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Considering getting rid of a little hallway and turning it into a walk in closet. Cost will be around $8000 or so (I guess). Not entirely sure though and wondering if it is worth the cash and the hassle. Can easily survive without it, so just wondering how it would effect the value of a one-bedroom condo. Would increased value match the cost?
You really should never "bank" on home improvement projects.
Build the closet if it will benefit YOU. Do not build it for that mythical future owner.
Nope. De minimis effect.
Don't know if the increase in value will match the cost but your place may appeal to more people if you had a lot of closet space and it didn't impact your layout. If your apt is like far too many apartments in this city and the current closet space is inadequate, then creating a walk in closet would definitely be an asset. I can't tell you how many places we passed on because the closet space was practically non-existent.
do the closet, if the hallway is just wasted sq footage
It would be losing a second door and small hallway to bathroom, which in my view is a minor convenience.
Can you see what have same-line floorplans done? We debated back and forth about whether to add some additional closets to our bedroom. We decided to add them after seeing that the neighbors with the most similar floorplan also had.
Closet space can be a big deal in one bedrooms that are big enough for a couple. Most one bedrooms, in my opinion, have enough closet space for one person with not a lot of possessions. For two people, it can be downright painful.
In our one bed + den, we have a 7' x 6' walk-in-closet, a triple clothes closet, a double coat closet, a linen closet, and an a/v closet. I still feel like we're busting at the seams, and the reality is that our apartment has more closet space than almost any other apartment its size.
"Build the closet if it will benefit YOU. Do not build it for that mythical future owner."
Seconded. If *you* would enjoy having another closet more than you'd enjoy hallway space plus $8000, build the closet. It's not like you're putting in something that'll kill the value for future buyers.
ottawa, just put a wardrobe from CB2 in there and save yourself all the thinking.
I built a walk-in closet (WAY cheaper than $8K, though -- I have no need for all that ridiculous "fancy" closet system shit that just takes up more room ... parade around in your apartment in a mink coat if you want to impress yourself) and I'm sort of sorry I did.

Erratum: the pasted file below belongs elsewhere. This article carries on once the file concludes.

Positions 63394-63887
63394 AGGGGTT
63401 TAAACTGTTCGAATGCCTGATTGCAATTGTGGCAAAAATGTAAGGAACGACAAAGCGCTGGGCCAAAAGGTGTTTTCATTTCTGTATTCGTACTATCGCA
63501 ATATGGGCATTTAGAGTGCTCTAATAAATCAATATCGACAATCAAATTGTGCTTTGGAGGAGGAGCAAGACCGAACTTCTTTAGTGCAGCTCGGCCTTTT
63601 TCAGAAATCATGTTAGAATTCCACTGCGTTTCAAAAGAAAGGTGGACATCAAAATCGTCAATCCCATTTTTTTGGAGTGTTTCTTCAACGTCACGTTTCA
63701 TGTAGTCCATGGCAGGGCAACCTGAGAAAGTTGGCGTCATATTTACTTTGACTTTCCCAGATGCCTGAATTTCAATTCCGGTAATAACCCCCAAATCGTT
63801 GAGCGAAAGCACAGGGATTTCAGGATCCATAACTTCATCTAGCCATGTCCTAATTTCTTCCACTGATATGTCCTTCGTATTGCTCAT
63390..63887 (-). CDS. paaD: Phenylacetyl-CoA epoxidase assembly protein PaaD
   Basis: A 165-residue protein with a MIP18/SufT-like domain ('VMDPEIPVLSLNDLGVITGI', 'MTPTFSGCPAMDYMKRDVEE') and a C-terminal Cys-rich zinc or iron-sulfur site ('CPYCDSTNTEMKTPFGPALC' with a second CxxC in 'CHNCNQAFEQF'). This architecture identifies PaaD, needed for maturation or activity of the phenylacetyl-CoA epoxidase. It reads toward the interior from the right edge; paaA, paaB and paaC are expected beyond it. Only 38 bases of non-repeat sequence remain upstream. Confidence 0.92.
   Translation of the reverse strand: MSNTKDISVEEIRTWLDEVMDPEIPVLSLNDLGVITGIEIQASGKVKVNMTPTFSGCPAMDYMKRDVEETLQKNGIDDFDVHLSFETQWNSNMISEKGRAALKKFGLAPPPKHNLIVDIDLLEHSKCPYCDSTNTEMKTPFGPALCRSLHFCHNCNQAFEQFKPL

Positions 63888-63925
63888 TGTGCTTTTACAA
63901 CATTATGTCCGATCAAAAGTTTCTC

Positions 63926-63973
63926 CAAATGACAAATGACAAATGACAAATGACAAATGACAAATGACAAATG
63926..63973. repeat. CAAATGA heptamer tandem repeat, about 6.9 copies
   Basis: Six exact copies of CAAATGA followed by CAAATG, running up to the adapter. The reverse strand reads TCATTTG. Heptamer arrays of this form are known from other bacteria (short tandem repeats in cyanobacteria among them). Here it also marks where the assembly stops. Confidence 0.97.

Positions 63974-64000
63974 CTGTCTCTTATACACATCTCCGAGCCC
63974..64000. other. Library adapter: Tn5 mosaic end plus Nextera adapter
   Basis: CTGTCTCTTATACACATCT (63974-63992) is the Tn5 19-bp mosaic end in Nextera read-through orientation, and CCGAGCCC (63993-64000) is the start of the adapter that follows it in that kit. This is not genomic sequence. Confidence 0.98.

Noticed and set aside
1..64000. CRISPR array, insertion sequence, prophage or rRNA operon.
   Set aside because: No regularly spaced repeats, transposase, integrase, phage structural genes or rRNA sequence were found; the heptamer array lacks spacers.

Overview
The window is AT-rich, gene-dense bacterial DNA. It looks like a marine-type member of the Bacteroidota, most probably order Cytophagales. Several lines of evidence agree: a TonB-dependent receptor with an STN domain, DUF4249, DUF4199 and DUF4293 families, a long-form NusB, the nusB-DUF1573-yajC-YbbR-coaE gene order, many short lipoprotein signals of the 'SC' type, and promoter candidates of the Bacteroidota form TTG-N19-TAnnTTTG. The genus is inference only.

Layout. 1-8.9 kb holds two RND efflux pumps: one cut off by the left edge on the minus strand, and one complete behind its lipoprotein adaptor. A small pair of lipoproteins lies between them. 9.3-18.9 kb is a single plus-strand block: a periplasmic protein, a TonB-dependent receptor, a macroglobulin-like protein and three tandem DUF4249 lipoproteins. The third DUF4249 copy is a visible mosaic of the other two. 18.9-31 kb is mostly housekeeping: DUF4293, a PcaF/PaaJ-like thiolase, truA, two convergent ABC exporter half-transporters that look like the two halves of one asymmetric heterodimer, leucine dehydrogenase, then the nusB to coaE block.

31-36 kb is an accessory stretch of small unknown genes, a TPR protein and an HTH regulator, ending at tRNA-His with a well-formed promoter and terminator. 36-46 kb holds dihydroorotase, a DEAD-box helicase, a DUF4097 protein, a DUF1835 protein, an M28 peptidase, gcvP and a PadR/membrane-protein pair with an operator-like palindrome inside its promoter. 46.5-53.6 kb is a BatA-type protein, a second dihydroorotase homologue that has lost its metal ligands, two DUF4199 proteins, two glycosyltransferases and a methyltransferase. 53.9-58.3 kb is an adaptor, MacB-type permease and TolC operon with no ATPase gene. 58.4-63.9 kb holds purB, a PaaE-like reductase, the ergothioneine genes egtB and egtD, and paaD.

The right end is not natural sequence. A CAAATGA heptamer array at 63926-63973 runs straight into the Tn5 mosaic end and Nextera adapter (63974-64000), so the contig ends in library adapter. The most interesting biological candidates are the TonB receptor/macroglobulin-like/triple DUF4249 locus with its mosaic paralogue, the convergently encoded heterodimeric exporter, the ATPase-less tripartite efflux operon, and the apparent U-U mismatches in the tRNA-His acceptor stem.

I'd prefer to have reach-ins with doors on either side (the hallway side and the bedroom side). That would have been a bit more demo, of the hallway wall adjacent to the bedroom walk-in. Basically, the walk-in creates another waste-of-space hallway, for no good reason.
For your setup, you might consider a shallow (like me) closet that opens into the bathroom. Store 75 years' worth of toilet paper, etc. ... it's the American Way. And a reach-in from the bedroom side.
AH, it's not 75 years' worth, it's a trip to Costco worth.
more like 7.5 months' worth, or 7.5 weeks depending on your household. but still worth the trip, if that works for you, and now, oddly, it does for me.
i didn't do any fancy closet work, but i did add quite a few shelves. we had closets that had shelves with 3-4 feet of upper clearance. i actually measured how high certain boxes and paper towel rolls are, and had things installed accordingly. i am inordinately self-satisfied by my closet space.
so in answer to the OP, are there simple ways to enhance your storage? if so, you might want to sit tight and reconsider when you actually want to sell.
Part of the issue is that it is a hallway with door so a lot of the other alternatives just don't really exist or else you would blcok the door (that would otherwise be removed). So no reach in or wardrobe ( that btw is so ugly, but thanks!)
I guess I am just reluctant because it is a pain in the ass. Have tried contacting contractors, but no luck. Closet people can't do the walls, just install...
I always agree that you should do what will benefit you, now.
That being said, wouldn't a walk-in closet benefit you, now? Whether you're in a $5 million 4-bedroom or a $250k studio, people always seem to need more space to put stuff. I'd also agree that a hallway is wasted space, unless perhaps your hallway is part of a $5 million 4-bed apartment.
And since you mentioned the 2nd door to a bathroom, in my world that 2nd door is evil in terms of privacy and usable space. You have the chance to kill two birds with one stone by eliminating the 2nd door *and* creating a walk-in closet. Do it.
But only if it benefits you, now.
One thing to keep in mind is that if the closet would block an egress point you may be required to keep that door accessible. Meaning the door itself is not completely walled up. People do this kind of thing all the time--it's just something to consider as you're working out your plans.